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Building Your Hybrid Mobile App Using NativeScript

Oct 18, 2019 | Angular, React

NativeScript is one of the many approaches to write applications for both iOS and Android. The goal of this blog is to show you how easy it is to dive into it, with just a few simple steps you can have your first app running on your cell phone.

For that, we will cover the simplest development scenario for it:

  • Choose your pill (whether it’s NativeScript native or combined with Vue.js or Angular)
  • Choose your template or boilerplate
  • Deploy -> Changes-> Redeploy
  • Try it with your cell phone


Choose Your Pill


In NativeScript, you have three paths. Angular, VueJS, and Native, which is your decision on how to operate with Javascript Html, CSS, Typescript, Flexbox, etc.

Pretty much everyone with a web development experience can progress quickly.

For this blog, we will be using the latest Angular https://angular.io/ read more.


Choose Your Template or Boilerplate

Let’s go to the NativeScript Marketplace. Here there are many starters you can choose or play with before you start something from scratch. Notice you can filter samples by your pill of preference, whether it’s Angular, Vue, or Native(Core).

So let’s choose the one called Implementing Split-View Components https://play.nativescript.org/?template=play-ng&id=zaE2Hf&v=5, which happens to be implemented in every framework so you can see the differences between them if you want.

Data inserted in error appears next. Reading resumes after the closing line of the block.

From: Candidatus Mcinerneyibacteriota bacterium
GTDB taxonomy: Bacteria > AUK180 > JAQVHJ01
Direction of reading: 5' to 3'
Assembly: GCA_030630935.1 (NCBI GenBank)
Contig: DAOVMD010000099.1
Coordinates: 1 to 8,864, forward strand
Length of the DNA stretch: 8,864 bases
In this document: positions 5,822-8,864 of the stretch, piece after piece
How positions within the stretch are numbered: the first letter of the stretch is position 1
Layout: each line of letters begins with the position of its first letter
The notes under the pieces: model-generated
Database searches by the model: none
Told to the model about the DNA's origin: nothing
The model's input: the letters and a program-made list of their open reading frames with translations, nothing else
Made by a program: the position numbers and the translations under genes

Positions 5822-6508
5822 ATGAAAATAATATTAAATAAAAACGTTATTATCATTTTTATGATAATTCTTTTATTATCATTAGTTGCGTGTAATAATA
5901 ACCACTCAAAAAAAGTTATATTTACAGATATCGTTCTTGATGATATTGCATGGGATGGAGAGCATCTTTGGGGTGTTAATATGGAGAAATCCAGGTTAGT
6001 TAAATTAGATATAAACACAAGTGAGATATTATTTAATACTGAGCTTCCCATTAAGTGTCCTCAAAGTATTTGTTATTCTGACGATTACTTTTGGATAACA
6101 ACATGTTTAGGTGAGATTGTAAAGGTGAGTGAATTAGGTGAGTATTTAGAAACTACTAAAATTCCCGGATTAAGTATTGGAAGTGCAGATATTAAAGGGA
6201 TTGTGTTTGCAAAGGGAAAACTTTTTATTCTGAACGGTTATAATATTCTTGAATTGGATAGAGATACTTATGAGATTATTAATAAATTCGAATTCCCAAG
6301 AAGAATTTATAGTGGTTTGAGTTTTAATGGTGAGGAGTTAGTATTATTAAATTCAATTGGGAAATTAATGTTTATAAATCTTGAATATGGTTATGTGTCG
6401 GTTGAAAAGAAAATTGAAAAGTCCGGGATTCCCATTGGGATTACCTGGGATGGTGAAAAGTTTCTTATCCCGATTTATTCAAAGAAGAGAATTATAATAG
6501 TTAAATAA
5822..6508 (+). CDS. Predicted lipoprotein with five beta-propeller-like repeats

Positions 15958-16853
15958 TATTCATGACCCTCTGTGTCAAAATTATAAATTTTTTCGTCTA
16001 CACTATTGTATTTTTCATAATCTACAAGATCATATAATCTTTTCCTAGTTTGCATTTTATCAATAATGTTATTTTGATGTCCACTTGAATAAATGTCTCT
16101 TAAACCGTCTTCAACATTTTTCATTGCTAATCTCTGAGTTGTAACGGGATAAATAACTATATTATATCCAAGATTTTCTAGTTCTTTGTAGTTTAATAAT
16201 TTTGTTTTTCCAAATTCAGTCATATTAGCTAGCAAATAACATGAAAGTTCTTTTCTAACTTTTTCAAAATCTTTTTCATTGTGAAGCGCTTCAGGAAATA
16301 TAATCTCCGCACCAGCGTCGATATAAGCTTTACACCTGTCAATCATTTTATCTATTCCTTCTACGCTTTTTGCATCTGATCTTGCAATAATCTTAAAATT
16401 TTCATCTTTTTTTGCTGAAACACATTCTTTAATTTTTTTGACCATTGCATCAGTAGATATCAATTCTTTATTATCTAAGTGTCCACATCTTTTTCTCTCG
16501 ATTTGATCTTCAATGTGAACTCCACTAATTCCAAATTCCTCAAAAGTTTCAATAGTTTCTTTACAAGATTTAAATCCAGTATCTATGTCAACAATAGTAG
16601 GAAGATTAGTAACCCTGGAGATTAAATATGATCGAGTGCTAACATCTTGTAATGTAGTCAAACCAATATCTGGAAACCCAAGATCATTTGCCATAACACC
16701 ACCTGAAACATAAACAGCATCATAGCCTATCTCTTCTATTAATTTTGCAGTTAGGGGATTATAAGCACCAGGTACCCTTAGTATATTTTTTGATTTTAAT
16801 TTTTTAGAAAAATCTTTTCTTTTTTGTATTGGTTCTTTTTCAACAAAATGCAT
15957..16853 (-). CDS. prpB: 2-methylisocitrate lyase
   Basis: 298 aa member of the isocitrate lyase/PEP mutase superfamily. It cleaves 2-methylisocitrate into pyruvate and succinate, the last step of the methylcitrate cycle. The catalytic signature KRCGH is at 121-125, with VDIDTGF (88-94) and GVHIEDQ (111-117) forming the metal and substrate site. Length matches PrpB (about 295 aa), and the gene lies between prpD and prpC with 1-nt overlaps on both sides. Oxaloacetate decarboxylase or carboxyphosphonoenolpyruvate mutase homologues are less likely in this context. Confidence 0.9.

Now we are in the demo playground for this application.



Go and click the QR Code button in the toolbar, which will show you a QR Code to try the app on your phone. For that, you must install NativeScript Playground and Preview applications on your phone.

NativeScript: Playground          NativeScript: Preview


Once you have both apps installed, open the Preview app, and scan the QR. That will show you on your phone the sample you choose from the code you are seeing. This sample is a listing app with some Pokemon, and when you click on one item, it takes you to a details page where you can see the description of that Pokemon.

That’s our first part, the “deploy.” Now, let’s make some changes.

In the file detail.component.ts, let’s add a function called onButtonTap that receives a name and shows in the console when we press the named button.​



Now we are going to add a button on the detail.component.html that will use the function we just created, and the text of the button will the name of the selected Pokemon.



Now for the “redeploy” click the save button in the toolbar, this will refresh the application on your phone immediately. Now in the list of Pokemon, select one, and you will then see the button you just added. Click it a couple of times, and you will show you the messages on the “Device Logs” tab at the bottom of the screen.

device logs


Building applications for both iOS and Android can be quite simple, depending on your skills and the use case you have. Luckily for us web developers, there are frameworks like NativeScript, React Native, and Ionic that can translate front-end skills on mobile.

This approach is just one of many, and I hope it encourages you to go forward and develop your first or more mobile application.